Premise: competition shooter "Ken" had just beaten a cop "Jerry" at a live ammo shooting competition by 0.31 seconds with zero misses. On the way home, he interrupted an armored car heist and shot several of the robbers, who were killing the guards. A traffic cop who came onto the scene was also shot. One robber got away. Ken was arrested for murder and illegal discharge of firearms, but was released and hailed as a hero by the media. But not all is as it looked on the surface. Ken has been illegally accessing his supervisor's funds in the investment firm trying to cover his losses. The supervisor wants him as her boyfriend, even though he already has a nice nurse for a girlfriend at home. As Jerry digs deeper for the truth, he discovers that Ken is a methodical planner, possibly with a killer instinct, trying to live a double life. When more people turned up dead, Jerry and Ken match wits resulting in a showdown... Who is the ultimate pistolero?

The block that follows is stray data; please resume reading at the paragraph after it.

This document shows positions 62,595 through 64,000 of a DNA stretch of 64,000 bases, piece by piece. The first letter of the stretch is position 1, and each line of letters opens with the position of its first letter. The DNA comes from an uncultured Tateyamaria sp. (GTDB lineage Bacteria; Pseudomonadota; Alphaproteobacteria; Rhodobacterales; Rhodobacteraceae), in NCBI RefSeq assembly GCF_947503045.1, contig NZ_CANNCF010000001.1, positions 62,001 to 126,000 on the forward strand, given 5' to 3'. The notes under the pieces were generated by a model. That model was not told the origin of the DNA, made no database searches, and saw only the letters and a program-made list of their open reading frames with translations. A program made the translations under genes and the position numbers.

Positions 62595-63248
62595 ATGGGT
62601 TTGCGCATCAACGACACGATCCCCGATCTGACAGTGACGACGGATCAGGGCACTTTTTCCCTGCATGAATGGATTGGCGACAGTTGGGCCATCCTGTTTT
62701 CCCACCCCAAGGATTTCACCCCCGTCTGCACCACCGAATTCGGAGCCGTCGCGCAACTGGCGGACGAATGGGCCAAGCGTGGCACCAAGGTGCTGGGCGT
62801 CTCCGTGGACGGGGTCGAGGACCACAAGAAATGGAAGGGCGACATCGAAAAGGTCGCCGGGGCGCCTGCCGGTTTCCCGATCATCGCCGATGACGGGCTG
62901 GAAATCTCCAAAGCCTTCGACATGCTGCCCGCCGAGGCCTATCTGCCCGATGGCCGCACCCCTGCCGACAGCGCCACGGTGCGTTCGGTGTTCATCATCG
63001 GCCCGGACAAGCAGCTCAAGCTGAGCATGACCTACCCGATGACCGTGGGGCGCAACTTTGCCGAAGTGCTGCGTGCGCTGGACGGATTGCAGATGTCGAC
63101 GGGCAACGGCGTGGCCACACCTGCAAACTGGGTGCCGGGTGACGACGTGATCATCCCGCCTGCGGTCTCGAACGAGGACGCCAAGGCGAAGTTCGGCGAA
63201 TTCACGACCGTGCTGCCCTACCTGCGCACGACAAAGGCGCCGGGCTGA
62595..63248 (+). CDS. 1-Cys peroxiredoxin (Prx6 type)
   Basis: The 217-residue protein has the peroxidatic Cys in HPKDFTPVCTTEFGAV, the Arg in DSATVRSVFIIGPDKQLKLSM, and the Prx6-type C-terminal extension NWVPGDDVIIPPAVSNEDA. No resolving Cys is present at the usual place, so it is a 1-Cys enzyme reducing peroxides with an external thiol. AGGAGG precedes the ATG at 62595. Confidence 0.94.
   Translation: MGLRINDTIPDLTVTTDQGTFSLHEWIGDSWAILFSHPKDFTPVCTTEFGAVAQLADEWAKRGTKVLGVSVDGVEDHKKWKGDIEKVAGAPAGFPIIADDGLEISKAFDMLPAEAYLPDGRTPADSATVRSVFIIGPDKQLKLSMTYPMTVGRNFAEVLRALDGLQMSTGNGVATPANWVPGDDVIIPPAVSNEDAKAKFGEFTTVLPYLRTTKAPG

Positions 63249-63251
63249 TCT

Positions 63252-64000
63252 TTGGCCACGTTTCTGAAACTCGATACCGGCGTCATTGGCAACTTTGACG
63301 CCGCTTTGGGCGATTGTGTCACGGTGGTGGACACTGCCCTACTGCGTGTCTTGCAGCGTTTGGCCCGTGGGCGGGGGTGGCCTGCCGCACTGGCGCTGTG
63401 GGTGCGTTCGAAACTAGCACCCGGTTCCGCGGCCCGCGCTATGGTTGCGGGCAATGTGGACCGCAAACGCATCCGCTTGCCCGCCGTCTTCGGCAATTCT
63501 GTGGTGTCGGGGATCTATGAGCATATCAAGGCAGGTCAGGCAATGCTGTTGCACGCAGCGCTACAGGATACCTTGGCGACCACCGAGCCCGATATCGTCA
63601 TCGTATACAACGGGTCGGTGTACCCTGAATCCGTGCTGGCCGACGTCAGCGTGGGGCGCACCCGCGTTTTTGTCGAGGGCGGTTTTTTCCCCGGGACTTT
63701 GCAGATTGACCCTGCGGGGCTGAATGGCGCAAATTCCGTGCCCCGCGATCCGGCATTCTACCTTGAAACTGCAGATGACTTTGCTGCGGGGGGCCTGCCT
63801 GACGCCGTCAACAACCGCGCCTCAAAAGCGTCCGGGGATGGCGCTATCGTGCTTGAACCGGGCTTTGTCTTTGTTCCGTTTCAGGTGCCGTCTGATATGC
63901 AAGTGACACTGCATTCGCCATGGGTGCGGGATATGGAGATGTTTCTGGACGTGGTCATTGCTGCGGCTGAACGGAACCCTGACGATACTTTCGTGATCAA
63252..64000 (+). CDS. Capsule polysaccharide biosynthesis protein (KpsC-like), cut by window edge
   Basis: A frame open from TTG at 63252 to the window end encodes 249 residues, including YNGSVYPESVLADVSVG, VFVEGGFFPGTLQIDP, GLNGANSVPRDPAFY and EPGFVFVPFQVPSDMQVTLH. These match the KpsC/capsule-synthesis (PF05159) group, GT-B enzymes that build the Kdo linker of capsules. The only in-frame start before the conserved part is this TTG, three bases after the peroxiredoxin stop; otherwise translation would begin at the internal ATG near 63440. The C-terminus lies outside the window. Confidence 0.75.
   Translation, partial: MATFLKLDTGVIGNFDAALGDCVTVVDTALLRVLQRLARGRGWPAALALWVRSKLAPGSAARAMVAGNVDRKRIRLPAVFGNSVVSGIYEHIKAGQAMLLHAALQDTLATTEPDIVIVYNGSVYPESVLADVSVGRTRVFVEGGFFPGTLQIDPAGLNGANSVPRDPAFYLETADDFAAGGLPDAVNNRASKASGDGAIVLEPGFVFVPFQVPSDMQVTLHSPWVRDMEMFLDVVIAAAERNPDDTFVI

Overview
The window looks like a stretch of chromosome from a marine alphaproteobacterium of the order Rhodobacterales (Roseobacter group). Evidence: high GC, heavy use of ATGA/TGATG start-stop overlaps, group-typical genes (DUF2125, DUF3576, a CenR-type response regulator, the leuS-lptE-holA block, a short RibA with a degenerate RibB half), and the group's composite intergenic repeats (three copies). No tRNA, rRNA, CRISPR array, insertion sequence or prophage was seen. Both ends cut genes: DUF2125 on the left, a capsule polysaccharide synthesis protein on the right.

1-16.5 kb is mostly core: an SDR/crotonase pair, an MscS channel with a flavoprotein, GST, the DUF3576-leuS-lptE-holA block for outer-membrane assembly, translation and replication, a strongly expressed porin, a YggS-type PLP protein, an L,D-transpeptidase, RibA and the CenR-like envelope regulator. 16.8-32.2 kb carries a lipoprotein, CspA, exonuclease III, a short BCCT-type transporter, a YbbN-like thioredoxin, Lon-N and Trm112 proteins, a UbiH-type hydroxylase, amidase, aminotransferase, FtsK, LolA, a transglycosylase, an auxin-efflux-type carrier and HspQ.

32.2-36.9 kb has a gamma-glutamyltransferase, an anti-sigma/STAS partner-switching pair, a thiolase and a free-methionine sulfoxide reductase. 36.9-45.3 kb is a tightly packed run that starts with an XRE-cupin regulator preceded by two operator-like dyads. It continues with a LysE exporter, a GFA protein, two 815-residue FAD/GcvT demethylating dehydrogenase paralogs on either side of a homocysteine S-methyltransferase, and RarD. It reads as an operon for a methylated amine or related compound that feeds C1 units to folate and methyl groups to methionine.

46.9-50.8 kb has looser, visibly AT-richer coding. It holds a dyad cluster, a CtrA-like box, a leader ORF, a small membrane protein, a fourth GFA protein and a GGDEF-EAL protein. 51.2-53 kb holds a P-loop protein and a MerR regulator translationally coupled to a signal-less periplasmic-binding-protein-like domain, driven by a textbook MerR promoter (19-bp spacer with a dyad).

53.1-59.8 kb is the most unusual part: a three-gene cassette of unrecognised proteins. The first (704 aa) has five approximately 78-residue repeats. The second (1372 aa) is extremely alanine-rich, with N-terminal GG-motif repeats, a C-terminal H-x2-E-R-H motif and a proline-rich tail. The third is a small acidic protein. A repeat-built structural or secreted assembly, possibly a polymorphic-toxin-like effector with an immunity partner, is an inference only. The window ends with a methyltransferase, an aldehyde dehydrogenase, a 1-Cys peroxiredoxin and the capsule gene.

This psychological thriller is much better than your typical Hong Kong action film, with really tense moments without too much special effects, big explosions, or even much gore. The movie, in a sense, reminded a bit like Roshomon, that Japanese classic where we get four different versions of the story. It's a bit of whodunit, a bit of crime drama, and as clues are revealed, the showdown at the end is inevitable. The only problem I have is with the re-enactment scene, where "Jerry" the cop went to see this retired cop for some advice on reenacting the shooting to get the pscyhological state. It's as if the other guy went into a trance channeling the killer's spirit, and that's just dumb.